Space for Vulnerable Groups and Private Parties in Climate Resilience Action

Everybody is affected and vulnerable in disaster caused by climate change. Nevertheless, the distribution of vulnerabilities among vulnerable group, such as women, elderly, people with disabilities, and children, becomes larger in a disaster.  Gender Equality and Social Inclusion (GESI) Specialist of VICRA, Ramadhaniati, argue vulnerable group issue in facing the disaster caused by climate change is significant as the effect of climate change is neutral gender since there is systemic inequality. Moreover, natural resources in the agricultural sector are disrupted. This statement emerged during the Public Discussion on Optimizing Inclusive Climate Resilience Development Policies and Budgets in the Regions which was held online on 24 November 2022.

Ramadhaniati provides an overview regarding the problem of gender inequality in climate change. Women experience greater misfortune than men, because of the domestic role that has been played by women so far. As a result, women work harder in providing household needs. In addition, climate change causes a high potential for child marriage and school dropouts due to low community income due to lack or crop failure.

Disturbances in the agricultural sector caused by climate change can affect public health, especially in vulnerable groups. Climate change makes vulnerable groups very potentially infected with communicable diseases such as dengue fever, diarrhea, malnutrition, and so on. Climate change causes extreme droughts and floods. The disaster can trigger diseases that can infect people, especially vulnerable groups.

“The development planning and budgeting process that aims to adapt and mitigate climate change needs to pay attention to the side of inclusiveness so that the needs of vulnerable groups can be met, and they are resilient in facing climate change,” said Ramadhaniati.

Tasks executor (Plt), Assistant Deputy for Gender Mainstreaming for Social and Cultural Affairs of the Ministry of Women’s Empowerment and Child Protection, Ratih Rachmawati, added that understanding regarding gender in disaster issues due to climate change has not been widely socialized. So far, assistance in disasters is still gender neutral and has not been responsive to vulnerable groups. Therefore, disaggregated data is important in discussing disaster issues due to climate change.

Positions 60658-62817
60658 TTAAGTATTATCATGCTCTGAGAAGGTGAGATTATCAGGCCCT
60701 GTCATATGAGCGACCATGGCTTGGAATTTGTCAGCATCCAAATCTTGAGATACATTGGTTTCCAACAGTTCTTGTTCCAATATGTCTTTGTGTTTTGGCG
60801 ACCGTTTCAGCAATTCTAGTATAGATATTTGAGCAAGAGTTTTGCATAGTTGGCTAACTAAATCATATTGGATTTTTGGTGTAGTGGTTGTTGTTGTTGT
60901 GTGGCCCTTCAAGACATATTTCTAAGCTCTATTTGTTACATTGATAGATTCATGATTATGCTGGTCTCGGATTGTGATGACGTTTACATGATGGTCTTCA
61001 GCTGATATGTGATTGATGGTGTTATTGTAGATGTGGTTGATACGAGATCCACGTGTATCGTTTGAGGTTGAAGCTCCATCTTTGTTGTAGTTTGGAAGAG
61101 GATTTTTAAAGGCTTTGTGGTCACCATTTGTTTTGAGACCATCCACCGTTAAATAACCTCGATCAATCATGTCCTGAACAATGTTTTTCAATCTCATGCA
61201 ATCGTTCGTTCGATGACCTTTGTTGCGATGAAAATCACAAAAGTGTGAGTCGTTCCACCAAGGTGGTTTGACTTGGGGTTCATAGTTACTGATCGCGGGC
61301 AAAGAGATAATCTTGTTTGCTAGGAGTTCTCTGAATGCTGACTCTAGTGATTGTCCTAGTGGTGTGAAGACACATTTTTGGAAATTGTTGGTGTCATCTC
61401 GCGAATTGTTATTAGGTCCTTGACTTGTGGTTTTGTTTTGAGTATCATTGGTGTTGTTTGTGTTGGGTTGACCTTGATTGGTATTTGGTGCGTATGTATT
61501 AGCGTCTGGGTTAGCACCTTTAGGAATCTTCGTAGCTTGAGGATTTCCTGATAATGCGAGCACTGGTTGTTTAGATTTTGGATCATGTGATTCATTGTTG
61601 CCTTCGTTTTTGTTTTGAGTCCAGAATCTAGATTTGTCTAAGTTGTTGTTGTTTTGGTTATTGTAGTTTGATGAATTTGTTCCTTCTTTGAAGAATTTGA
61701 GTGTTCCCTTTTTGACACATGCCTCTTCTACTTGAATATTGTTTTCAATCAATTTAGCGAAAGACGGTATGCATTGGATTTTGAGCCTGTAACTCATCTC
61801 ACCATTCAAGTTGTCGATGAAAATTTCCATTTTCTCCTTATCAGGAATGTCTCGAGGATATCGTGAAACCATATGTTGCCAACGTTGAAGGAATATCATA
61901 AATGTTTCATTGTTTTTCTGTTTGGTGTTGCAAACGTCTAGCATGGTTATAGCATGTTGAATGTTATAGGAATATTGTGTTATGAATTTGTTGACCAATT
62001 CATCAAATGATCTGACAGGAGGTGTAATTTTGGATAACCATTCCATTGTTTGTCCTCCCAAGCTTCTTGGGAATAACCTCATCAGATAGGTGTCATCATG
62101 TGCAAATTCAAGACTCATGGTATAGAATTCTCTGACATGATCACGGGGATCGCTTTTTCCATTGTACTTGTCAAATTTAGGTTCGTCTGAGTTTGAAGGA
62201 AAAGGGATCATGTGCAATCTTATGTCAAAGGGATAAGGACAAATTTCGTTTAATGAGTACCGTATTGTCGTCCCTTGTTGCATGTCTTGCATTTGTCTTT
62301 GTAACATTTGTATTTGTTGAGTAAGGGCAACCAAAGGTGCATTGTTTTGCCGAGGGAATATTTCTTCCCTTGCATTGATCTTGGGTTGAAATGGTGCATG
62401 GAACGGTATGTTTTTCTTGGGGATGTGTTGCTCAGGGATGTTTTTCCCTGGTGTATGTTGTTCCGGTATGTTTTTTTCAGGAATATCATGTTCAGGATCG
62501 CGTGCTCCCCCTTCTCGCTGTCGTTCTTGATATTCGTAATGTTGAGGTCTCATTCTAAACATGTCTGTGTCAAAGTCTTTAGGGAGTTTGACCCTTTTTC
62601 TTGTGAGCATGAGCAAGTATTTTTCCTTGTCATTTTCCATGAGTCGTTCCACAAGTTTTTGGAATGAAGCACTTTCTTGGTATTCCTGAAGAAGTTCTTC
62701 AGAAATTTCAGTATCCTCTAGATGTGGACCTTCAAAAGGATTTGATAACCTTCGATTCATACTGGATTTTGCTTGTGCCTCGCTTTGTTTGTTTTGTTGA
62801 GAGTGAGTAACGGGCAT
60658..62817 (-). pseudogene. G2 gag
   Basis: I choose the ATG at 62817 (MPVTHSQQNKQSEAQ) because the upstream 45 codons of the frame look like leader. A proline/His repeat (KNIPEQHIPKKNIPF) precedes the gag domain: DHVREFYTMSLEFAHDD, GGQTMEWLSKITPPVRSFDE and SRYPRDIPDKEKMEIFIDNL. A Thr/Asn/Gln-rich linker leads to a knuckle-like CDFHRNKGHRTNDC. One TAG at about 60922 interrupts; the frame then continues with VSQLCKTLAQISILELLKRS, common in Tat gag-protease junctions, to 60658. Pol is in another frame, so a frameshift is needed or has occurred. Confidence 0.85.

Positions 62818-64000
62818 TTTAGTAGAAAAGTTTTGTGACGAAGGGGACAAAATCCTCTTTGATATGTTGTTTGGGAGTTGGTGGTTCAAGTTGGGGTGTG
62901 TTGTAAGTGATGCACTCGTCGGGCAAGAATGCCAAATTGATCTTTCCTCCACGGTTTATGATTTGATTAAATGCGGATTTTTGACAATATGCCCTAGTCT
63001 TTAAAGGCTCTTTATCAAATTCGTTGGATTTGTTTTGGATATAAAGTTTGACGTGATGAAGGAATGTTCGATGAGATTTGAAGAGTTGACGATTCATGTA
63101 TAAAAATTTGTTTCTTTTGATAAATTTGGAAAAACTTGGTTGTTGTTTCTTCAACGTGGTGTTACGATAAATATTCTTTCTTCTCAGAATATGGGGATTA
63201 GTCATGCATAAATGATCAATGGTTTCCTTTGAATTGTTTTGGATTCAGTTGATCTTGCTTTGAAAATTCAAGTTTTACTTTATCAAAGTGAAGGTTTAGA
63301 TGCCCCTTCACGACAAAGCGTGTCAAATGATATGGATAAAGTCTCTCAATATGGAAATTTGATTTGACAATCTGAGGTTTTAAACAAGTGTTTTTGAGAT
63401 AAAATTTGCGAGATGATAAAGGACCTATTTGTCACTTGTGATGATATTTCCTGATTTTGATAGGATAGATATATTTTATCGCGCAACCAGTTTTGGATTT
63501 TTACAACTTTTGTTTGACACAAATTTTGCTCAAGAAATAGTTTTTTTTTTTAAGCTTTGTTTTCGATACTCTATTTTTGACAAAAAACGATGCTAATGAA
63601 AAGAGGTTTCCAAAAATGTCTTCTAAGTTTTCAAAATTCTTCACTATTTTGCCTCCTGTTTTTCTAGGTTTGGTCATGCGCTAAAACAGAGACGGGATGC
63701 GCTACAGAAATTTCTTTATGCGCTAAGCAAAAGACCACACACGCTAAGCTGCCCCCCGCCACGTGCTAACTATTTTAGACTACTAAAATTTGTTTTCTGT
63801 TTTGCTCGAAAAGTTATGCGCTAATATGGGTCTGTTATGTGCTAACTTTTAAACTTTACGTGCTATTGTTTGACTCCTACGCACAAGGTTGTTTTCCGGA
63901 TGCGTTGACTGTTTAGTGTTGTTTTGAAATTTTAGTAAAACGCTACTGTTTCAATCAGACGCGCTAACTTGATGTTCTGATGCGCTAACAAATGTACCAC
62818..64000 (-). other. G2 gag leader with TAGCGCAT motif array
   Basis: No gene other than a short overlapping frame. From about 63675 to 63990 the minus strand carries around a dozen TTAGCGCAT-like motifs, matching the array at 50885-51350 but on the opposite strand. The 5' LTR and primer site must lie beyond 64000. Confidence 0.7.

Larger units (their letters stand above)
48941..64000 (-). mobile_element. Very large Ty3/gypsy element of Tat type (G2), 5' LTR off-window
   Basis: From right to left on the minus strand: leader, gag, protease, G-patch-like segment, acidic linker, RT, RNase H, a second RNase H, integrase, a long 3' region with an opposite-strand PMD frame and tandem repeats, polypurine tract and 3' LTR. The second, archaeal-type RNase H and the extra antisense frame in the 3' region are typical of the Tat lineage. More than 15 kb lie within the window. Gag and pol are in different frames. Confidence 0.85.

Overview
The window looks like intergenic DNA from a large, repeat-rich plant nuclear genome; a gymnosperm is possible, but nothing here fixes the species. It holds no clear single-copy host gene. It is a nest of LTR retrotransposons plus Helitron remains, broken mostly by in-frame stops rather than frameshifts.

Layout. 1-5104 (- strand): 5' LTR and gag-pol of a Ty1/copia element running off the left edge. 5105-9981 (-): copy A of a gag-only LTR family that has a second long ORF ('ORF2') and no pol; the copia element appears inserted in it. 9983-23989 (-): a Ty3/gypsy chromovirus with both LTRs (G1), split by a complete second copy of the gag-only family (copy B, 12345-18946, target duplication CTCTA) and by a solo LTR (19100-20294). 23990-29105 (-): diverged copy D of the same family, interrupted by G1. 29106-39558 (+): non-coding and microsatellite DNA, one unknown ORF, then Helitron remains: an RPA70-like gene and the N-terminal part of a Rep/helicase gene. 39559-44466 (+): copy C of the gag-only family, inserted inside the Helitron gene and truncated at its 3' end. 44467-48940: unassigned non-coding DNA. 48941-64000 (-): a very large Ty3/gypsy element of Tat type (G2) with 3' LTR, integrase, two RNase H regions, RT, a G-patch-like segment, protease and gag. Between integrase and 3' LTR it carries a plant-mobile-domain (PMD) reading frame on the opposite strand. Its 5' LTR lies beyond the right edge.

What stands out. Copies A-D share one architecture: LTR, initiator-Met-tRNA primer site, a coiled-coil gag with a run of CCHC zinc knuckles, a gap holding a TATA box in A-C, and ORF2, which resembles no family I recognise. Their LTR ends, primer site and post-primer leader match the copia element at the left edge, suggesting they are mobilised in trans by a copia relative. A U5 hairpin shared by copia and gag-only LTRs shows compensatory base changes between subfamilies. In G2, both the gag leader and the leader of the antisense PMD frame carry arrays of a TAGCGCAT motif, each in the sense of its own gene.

Apart from accommodating the gender gap in climate change adaptation, the involvement of youth is also needed to accommodate their aspirations. The voices of youth are rarely accommodated by policy makers in formulating policies related to climate change adaptation. In fact, the impact of climate change affects the lives of future generations as the nation’s successor. One of VICRA’s partners, Bengkel APPek, organizes youth groups through the South-Central Timor Youth Voice Room by developing networks and involving them in multi-stakeholder action planning. “Now is the time for young groups to take part in determining their fate in climate change adaptation for the present and the future,” said District Coordinator VICRA-Executive Director of APPeK Workshop, Vinsensius Bureni.

Apart from involving vulnerable groups in climate change adaptation actions, the involvement of the private sector is also needed to contribute to the success of climate change adaptation programs. The private sector can be involved in funding community empowerment programs through corporate social responsibility or what is familiarly known as corporate social responsibility (CSR) programs. “In reality, the government’s budget for climate change action is still limited. Therefore, it is necessary to involve all parties, especially companies, to jointly develop climate change actions through their CSR funds,” said District Coordinator VICRA, PKBI West Sumatra, Suci Kurnia Sari.

Climate change adaptation requires multi-stakeholder collaboration. VICRA seeks to create a civic space in encouraging the involvement of vulnerable groups and advocating for their position in climate resilience action that focuses on the agricultural sector. PATTIRO Program Manager, Agus Salim, said climate change would have an impact on economic, natural, human and socio-political aspects. These four aspects are risky assets, if climate change occurs.

Local governments have issued policies to respond to climate change, including budgets in this regard. However, the synergy between the central and regional governments in climate-resilient development has not yet been developed. Therefore, PATTIRO provides recommendations for the government in the form of guidance in the regional planning and budgeting stages, expanding knowledge about climate change and its adaptation strategies, including gender mainstreaming in the development of climate change studies, and including climate change adaptation issues in regional development documents. In addition, PATTIRO encourages the private sector to collaborate with the central and regional governments in climate resilience actions.




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